A turbulent year in French politics
From a Green coalition gaining momentum in European parliamentary elections to debate on national identity to controversies surrounding Jean Sarkozy and Frédéric Mitterrand, here is a look back at the year’s highlights in French politics.
April 30: Bayrou accuses Sarkozy of abuse of power
One week before the second anniversary of President Nicolas Sarkozy’s election, leader of the centrist Democratic Movement François Bayrou published a book called “Abuse of Power" in which he accuses his former rival for the presidency of undermining the French social model. Bayrou was unable to translate the book’s strong sales into electoral success at European elections a month later. His party only got 8.23 percent of the vote.
June 7: Greens give Socialists a scare
Mirroring the widespread European trend, France favoured centre-right parties in European parliamentary elections that saw low turnout; Sarkozy’s UMP (Union for a Popular Movement) party and its allies garnered 31 percent of the vote. But the real surprise was the strong showing from the Europe Écologie coalition of European Green parties, a movement led by high-profile Franco-German political figure and former May 1968 icon Daniel Cohn-Bendit. The coalition grabbed 14 percent of the vote, coming in third and hot on the heels of Socialists. It remains to be seen if the Green party can pull off a similar performance in upcoming regional elections.
July 26: A presidential fainting spell
Just before the government broke for summer holiday, Nicolas Sarkozy suffered what was diagnosed to be a minor vagal nerve attack, a condition that can cause fainting, while out jogging. Sarkozy was only hospitalised overnight, but the French press and political world were already aflame with talk of the costs of the president’s notorious “hyperactivity".
September 21: Settling scores at the Clearstream trial
For almost a month, a Parisian court became a theatre for the explosive political rivalry between former prime minister and presidential hopeful Dominique de Villepin and President Nicolas Sarkozy. The Clearstream trial centered around accusations of the forgery and dissemination of a fake list of names allegedly aimed at tying Sarkozy to kickbacks of frigates. De Villepin accused Sarkozy of hanging him "from a butcher's hook" as prosecutors called for an 18-month suspended sentence against him, as well as a 250,000-euro fine. Though the verdict isn’t due until late January, de Villepin has already been raising his profile on the political scene through public appearances and online outreach, sparking speculation of a possible 2012 presidential bid.
October 5: The Frédéric Mitterrand controversy
Marine Le Pen, far right Front National party vice president, publicly called attention to an excerpt from a book written by Culture Minister Frédéric Mitterrand (the nephew of former Socialist president François Mitterrand), creating a controversy linking Mitterrand to sexual tourism in Thailand. The culture minister appeared three days later on primetime television to clear his name, insisting that his book in no way intended to promote or endorse sexual tourism or paedophilia. The fallout unsettled the right and divided the left.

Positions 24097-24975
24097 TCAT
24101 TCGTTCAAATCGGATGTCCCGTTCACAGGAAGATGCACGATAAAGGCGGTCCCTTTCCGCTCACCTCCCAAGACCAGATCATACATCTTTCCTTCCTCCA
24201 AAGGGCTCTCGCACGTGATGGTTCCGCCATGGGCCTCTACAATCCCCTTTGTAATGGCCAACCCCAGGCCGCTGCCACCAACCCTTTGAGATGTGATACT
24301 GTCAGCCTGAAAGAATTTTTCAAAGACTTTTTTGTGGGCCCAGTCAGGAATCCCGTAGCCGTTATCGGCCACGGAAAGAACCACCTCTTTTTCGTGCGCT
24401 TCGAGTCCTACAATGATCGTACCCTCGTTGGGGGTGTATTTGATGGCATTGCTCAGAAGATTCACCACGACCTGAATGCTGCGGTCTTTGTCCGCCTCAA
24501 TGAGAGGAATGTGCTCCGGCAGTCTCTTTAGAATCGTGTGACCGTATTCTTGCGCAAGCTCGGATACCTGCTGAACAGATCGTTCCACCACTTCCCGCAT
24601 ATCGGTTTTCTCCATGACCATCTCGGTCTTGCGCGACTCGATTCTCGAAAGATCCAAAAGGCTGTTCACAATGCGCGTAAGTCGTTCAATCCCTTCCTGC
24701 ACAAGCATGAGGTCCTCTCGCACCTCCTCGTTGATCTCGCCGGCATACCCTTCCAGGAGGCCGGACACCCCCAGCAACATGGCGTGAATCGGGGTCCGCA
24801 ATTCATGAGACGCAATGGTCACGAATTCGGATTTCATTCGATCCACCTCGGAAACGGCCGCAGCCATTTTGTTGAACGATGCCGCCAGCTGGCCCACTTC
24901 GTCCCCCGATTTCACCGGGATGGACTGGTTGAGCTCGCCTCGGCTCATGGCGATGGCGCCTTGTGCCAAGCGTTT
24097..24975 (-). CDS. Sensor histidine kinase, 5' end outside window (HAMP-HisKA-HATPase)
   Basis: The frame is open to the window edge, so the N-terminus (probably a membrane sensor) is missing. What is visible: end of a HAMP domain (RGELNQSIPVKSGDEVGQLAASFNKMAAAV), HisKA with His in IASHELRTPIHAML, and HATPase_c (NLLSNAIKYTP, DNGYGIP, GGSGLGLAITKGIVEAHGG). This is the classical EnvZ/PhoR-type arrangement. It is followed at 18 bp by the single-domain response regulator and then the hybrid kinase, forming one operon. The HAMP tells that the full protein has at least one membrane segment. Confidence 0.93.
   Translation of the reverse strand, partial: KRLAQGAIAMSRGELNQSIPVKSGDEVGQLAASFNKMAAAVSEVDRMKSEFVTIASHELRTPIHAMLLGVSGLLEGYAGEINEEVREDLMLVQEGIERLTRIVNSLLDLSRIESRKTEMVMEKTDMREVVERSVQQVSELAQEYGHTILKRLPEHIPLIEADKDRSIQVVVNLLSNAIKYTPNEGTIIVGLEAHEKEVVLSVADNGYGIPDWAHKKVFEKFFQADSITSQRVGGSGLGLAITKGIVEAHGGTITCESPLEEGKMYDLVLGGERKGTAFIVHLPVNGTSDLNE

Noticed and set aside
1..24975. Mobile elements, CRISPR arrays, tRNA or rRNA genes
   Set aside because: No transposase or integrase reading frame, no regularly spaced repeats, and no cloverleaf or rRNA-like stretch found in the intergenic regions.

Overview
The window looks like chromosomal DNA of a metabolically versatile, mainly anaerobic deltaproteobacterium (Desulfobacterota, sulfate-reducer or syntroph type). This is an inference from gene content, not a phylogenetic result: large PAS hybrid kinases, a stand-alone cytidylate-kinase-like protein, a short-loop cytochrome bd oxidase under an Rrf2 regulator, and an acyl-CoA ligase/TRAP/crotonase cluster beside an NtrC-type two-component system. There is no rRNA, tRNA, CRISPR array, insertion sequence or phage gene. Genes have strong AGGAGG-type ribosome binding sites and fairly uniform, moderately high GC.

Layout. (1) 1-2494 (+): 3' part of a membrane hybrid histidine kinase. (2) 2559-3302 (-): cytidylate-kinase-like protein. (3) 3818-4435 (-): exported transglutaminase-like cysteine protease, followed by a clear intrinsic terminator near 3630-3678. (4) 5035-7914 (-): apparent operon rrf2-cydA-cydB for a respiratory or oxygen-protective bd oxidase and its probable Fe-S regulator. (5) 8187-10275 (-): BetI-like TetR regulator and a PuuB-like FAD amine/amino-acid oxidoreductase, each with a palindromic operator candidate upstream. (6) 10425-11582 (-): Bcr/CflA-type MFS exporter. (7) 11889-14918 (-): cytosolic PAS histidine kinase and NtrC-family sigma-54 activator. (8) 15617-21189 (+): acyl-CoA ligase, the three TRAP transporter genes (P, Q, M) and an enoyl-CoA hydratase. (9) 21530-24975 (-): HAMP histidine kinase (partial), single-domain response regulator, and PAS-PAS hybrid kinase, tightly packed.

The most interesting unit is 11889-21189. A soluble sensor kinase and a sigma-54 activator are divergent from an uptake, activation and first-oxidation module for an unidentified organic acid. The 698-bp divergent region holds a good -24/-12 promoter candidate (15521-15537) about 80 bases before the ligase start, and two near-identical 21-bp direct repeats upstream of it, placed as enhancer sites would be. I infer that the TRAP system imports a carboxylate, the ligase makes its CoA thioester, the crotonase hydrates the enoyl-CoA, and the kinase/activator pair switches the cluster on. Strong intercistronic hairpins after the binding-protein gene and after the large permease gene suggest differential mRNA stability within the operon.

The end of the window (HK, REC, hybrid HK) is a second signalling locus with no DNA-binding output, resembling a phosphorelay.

October 14: Jean Sarkozy’s job bid sets off nepotism row
"From now on, what’s important to succeed in France is no longer to be born into the right family, but to work hard and to prove oneself by one’s studies, one’s work, one’s value.” So declared President Nicolas Sarkozy at the same time that his son Jean, a 23-year-old student, was favoured to take charge of the EPAD agency that manages the La Défense business district west of Paris. Faced with waves of criticism and allegations of nepotism both at home and abroad, “Prince Jean” finally withdrew his candidacy.
October 30: Jacques Chirac goes to court
For the first time in France, a former president of the Republic was prosecuted on corruption charges. Jacques Chirac enjoyed two terms of the immunity granted to all French heads of state but was ordered by an investigating magistrate to stand trial for allegedly diverting public money. Chirac stands accused of using his position as mayor of Paris between 1977 to 1995 to award contracts for fictitious positions. With Chirac’s former prime minister Dominique de Villepin fending off accusations at the Clearstream trial and former interior minister Charles Pasqua embroiled in the Angolagate affair, the legacy of the Chirac years took a hit.
November: The national identity debate veers off course
Immigration and National Identity Minister Eric Besson called for a prompt public meeting to ponder the meaning of national identity. The left denounced a strategy aimed at mobilizing the right before regional elections in 2010. But the debate has spiralled somewhat out of control, with controversial statements by several members of the ruling centre-right party, such as France's Secretary of State for Family, Nadine Morano. The issue of whether or not to ban the burqa in France also divides the Sarkozy administration.